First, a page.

But more acutely, I was thinking that uncle John and aunt Polly were going away-far away back home to Ottawa. Ottawa was some place out there, I couldn’t imagine such a place was real. I stood there way too long watching the plane go, until it disappeared into the clouds. I continued to stand there long after there was anything to see – letting my imagination create scenes where I thought I could still see the plane, or that the plane might decide to turn around and come back so uncle John  and aunt Polly could spend some more time with us. 

The rest of my family gathered our things, and began to head back to the parking lot.  My father told me to ‘come along,’ and added that we had many things to do that  day.

I remember feeling kind of stuck to the spot. That  leaving the airport to carry on with the business of the day was somehow abandoning uncle John and aunt Polly. 

When we got home, we all talked about how wonderful and delightful their visit had been, and we even re-enacted some of the highlights of their visit. 

We spent time discussing and looking forward to when they might return, but mostly those conversations resulted in remembrances of what they had given us  by their visit. 

Now that they were gone and returning  to their home, their visit belong to us. It belonged to us in sharing the stories of their visit with our friends and with each other. 

So today we think of the disciples in this interesting and fraught time between the Ascension and Pentecost. How they struggled so often during their time with Jesus, and here they are on their own. Jesus is, in one sense, very much gone, and it would be understandable to worry, like how you fear for the house when the parents leave their teenager in charge while they go on holiday. We know from countless movies that the kids are going to throw a wild party. Maybe first just letting their best friends know. But soon word spreads to the whole school, and chaos ensues.

Or more seriously, we think of Church history, and how even great mistakes, conflicts, and tragedies happened because of the ‘best intentions’ of the followers of Jesus.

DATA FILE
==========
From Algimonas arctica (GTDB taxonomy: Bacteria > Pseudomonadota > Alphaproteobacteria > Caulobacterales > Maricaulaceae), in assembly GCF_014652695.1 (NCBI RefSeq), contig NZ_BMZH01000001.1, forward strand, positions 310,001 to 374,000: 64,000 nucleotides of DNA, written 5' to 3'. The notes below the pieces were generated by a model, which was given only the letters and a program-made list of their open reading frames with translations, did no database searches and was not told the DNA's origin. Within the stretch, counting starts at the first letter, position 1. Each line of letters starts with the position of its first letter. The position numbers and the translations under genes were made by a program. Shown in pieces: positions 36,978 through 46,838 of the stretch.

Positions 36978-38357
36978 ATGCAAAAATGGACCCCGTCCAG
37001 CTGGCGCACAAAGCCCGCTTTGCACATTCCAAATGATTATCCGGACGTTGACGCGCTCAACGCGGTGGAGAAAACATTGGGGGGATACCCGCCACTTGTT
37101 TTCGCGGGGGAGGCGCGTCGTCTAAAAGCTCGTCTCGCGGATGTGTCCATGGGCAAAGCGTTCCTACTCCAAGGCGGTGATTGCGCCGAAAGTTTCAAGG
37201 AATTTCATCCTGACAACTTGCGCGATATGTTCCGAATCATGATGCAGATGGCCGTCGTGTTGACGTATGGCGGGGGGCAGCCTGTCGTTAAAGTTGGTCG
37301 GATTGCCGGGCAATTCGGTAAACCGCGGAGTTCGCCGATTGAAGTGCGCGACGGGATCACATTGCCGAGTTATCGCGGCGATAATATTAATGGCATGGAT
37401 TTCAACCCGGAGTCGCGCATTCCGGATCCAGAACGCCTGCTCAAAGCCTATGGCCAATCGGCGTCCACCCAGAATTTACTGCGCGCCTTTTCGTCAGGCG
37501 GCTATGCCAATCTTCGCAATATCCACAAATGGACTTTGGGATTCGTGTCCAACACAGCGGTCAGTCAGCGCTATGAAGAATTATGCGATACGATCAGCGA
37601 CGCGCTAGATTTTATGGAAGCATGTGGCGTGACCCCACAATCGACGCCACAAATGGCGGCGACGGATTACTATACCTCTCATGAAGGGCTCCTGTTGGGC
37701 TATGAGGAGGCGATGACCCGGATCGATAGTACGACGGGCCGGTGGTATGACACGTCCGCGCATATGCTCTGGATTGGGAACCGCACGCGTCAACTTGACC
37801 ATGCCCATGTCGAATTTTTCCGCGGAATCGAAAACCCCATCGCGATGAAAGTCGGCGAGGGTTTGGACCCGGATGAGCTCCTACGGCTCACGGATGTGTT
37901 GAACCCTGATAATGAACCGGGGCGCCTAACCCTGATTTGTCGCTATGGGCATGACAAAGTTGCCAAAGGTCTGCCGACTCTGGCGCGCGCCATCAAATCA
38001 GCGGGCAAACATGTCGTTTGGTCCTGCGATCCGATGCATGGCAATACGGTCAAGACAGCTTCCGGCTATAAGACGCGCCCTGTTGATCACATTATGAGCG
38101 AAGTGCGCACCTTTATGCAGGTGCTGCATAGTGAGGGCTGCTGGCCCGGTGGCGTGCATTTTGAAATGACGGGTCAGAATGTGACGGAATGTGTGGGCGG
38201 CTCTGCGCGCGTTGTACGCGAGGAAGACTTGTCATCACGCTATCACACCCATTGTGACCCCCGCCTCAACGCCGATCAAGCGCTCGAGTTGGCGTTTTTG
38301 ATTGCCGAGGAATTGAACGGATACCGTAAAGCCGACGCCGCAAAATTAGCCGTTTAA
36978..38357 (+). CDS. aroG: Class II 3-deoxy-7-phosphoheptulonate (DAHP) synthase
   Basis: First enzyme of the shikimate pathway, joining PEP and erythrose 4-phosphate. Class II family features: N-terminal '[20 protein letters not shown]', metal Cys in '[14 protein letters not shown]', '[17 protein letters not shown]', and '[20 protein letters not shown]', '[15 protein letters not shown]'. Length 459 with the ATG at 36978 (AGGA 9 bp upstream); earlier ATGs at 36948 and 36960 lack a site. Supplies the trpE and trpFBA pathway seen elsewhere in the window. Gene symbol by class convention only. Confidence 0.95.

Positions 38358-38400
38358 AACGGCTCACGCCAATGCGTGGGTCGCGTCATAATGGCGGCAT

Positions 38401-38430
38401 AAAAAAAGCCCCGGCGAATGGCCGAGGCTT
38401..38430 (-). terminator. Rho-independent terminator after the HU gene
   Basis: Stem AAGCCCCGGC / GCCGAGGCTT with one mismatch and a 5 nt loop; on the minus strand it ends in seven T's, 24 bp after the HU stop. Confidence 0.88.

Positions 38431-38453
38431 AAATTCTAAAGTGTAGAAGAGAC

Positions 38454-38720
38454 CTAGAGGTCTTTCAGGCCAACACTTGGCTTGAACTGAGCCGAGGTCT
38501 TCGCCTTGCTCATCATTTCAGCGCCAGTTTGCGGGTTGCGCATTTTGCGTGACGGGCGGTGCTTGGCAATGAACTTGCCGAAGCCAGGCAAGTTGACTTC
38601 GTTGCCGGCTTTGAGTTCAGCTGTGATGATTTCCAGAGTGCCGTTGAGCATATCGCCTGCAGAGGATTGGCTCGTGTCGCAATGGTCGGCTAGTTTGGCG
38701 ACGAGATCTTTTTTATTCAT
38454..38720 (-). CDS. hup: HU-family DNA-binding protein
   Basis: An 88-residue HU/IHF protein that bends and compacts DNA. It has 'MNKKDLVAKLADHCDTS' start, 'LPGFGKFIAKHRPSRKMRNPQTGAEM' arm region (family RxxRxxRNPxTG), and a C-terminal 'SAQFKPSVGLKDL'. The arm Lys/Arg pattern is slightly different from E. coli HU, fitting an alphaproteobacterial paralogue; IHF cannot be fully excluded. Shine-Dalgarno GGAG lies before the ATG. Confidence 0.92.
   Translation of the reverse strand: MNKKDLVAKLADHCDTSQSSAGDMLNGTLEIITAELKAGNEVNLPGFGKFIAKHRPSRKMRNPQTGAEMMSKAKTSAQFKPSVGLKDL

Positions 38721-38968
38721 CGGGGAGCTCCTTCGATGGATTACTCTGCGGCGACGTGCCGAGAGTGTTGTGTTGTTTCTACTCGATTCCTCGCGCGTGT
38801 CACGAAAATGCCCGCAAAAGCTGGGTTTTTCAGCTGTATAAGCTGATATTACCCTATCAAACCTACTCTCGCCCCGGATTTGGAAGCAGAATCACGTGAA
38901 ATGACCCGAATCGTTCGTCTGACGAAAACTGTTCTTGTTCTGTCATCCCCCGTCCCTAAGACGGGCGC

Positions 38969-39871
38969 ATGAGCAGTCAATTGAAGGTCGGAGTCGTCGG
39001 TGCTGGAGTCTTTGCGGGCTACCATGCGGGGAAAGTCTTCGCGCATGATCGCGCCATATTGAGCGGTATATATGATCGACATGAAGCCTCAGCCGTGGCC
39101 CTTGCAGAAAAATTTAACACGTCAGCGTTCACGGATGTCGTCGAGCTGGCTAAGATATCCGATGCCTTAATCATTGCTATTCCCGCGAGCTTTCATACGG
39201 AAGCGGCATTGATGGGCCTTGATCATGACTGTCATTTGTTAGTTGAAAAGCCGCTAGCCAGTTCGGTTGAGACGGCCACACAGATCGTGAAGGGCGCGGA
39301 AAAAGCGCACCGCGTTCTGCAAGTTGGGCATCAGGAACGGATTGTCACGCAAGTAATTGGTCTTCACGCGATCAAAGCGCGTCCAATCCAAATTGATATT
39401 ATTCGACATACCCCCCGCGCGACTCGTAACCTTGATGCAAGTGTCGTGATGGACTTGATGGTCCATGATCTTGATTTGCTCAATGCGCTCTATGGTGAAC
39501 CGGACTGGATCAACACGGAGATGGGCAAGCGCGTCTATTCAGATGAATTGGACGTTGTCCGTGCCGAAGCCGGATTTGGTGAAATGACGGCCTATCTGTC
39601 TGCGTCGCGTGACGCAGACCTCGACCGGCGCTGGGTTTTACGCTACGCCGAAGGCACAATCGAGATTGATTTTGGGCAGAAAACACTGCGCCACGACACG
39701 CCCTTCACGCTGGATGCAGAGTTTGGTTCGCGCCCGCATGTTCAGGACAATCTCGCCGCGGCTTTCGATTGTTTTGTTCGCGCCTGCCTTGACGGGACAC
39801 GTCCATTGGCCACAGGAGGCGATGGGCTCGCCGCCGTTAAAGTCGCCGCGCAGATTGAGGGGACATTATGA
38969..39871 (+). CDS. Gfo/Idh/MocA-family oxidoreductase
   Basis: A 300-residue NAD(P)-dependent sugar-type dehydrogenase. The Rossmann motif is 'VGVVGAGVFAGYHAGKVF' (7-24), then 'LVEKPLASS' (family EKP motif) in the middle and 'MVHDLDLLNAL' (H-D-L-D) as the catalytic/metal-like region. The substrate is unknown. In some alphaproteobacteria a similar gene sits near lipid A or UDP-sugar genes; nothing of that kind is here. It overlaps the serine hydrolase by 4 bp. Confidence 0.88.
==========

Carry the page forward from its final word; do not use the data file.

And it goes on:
Like that Dr. Seuss poem described, we’re all waiting. Some of our eucharistic prayers list the highlights of the Church’s encounter with Jesus: “the precious death of thy beloved Son, his mighty resurrection, and glorious ascension, and looking for his coming again in glory…” That’s where they were in the early Church: “looking for his coming again.” And where they were in the Middle Ages and in the Reformation. And it’s where we are now; like Dr. Seuss said, “everyone is just waiting.” Looking for his coming again in glory.

And yet, the message from scripture and from our theology (our reflection on scripture) is that we have not been left abandoned, even as we watch Jesus float of to the sky. I can’t help but feel that the depth of our relationship with God is somehow made stronger and more real now that Jesus has returned back into the heart of God, and does so by bringing the visible scars and wounds of what it is like to be human in this broken world right into the very being of God. There’s something quite radical about that idea. My head goes to words first said to Thomas: “Put your finger here and see my hands. Reach out your hand and put it in my side.” Now, in some sense, said to the Father.

So here we are toward the end of the Easter season. Being called, with the troupe of Jesus in the story, to a new sort of maturity, adulthood, in faith. Like Brent’s family after watching the plane take off into the sky, through their reminiscence and their acting out of what they’d experienced, the visit with their loved ones now somehow becomes even more real, even more their own.

So today, or this week, take some time wondering about what it is that YOU are waiting for. How are you doing with this seemingly never-ending task of waiting (for something)? Ask where Jesus is in that. Where Jesus needs to be in that. And remember that we have mediator who can sympathize with our needs. Who experienced all that we do, but in all things was able to give glory to God. So as we wait, we look to him. Amen.

©2023 The Rev’d Matthew Kieswetter